“Boehner hardly said a word in the meeting. His stance seems to be: if Cantor didn’t like the grand bargain, he’s welcome to negotiate one on his own. Republicans left the meeting noticeably subdued. Few had anything they wanted to say about it. And Cantor may have just jumped from the frying pan of Biden’s debt talks and into the fire of Obama’s. He has little experience hammering out legislative deals — particularly at this level. He wanted a smaller deal, and now Boehner’s sitting back and watching silently as Cantor flounders.”
Meanwhile, the Los Angeles Times has more on the “long-simmering rivalry” between the top two Republicans in the House.
Univision Investiga reports that in 1987 Sen. Marco Rubio’s (R-FL) older sister “was caught up in the year’s most significant antinarcotics operation in South Florida.”
“Federal prosecutors in Miami ordered the seizure of the home where Barbara Rubio lived with her husband Orlando Cicilia… Cicilia was convicted and sentenced to 25 years in prison for conspiracy to distribute cocaine and marijuana belonging to a crime ring implicated in the death and dismemberment of a federal informant, as well as the bribing of several Miami police officers.”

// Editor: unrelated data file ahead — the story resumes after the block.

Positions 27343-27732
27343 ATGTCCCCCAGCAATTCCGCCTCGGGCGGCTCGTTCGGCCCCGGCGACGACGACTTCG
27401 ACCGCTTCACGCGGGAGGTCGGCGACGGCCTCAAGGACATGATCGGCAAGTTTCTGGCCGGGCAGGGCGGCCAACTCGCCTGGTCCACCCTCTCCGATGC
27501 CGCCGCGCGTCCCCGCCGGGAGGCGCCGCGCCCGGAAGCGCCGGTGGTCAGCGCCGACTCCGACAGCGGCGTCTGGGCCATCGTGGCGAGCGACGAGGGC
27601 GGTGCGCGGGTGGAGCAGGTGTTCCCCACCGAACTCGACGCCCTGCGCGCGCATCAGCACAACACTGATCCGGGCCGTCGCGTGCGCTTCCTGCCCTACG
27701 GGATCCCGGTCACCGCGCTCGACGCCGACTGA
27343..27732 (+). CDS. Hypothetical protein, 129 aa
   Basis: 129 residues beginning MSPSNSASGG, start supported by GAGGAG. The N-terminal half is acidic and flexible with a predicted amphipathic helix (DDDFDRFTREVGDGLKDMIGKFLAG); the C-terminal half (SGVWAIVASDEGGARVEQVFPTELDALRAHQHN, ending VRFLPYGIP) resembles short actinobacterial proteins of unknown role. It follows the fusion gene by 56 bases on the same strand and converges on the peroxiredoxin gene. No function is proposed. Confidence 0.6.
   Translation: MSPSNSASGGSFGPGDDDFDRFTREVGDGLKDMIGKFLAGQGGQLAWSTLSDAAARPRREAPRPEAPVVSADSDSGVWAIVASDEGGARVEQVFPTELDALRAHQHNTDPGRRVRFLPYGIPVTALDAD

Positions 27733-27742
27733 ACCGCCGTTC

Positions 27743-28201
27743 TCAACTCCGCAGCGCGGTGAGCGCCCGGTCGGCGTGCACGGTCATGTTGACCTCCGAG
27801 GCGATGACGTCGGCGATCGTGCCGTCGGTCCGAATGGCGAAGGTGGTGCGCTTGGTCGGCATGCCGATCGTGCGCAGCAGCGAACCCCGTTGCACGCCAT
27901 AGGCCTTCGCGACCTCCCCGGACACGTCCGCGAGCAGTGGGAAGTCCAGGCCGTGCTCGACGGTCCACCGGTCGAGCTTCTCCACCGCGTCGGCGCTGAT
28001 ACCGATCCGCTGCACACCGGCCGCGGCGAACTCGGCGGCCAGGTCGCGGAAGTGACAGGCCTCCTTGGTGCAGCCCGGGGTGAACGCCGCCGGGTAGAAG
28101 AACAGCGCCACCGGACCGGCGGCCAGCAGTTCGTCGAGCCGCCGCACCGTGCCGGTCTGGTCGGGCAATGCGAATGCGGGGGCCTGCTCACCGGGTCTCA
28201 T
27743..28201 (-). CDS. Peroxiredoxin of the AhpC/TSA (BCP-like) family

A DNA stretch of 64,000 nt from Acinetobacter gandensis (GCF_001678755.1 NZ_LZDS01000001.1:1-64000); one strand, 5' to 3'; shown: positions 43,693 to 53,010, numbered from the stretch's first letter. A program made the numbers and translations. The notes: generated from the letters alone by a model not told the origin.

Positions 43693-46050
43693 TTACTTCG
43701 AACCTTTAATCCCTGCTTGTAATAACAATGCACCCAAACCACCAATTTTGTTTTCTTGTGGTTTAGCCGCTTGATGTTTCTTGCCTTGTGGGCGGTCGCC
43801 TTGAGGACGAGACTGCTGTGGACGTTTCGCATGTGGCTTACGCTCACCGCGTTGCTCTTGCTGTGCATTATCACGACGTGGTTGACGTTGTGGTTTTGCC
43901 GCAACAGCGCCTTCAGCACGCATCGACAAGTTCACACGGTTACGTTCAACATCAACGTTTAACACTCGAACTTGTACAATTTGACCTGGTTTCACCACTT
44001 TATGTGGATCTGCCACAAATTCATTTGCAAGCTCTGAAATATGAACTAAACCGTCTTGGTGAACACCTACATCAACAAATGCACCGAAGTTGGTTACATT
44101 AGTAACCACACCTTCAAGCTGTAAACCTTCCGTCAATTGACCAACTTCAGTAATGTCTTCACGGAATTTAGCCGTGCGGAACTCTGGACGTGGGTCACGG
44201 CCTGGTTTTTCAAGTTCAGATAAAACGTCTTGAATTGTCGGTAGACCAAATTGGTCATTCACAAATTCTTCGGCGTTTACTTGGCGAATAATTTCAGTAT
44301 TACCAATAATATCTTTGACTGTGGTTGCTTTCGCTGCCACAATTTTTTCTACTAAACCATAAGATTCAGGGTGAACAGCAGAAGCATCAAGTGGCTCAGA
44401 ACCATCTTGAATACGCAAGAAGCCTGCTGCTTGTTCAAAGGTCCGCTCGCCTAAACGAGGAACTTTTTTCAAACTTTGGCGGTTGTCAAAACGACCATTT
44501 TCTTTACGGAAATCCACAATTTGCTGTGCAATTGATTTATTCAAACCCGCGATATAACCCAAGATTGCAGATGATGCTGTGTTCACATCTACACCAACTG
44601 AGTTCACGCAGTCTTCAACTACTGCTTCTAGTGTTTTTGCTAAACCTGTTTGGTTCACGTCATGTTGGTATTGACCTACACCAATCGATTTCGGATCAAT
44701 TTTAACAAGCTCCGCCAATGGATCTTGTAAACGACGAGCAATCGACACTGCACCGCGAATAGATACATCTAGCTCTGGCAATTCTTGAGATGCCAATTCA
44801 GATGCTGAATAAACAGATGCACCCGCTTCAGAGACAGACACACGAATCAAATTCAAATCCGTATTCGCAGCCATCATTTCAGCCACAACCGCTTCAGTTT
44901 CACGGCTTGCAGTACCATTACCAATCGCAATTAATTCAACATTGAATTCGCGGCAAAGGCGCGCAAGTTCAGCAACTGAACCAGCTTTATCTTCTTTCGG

House Oversight Committee Chairman Darrell Issa (R-CA) “is probing what he sees as signs of an unseemly overlap between President Obama’s official and political activities,”Politico reports.
Issa sent a letter to Obama’s top lawyer last night asking for documents relating to what he termed as “an array of potentially illegal fundraising behavior.”
A new Washington Post-Pew Research poll finds 42% of those surveyed see greater risk in a potential default stemming from not raising the nation’s debt ceiling, while 47% are more concerned about more government spending if the debt limit is raised.
A new Sunshine State News Poll in Florida finds that 54% disapprove of the job President Obama is doing while just 38% approve. That result tracks with Florida voters’ sour view of the economy, with 56% saying it has worsened in the past year.
Said pollster Jim Lee: “Clearly, the bleak economic landscape is not good news for Obama. This is quite sobering when you consider that the recession technically ended in summer of 2009, which really shows that people don’t believe we are out of the woods by any stretch.”
In a general election match up, Mitt Romney leads Obama in the state by four points, 46% to 42%.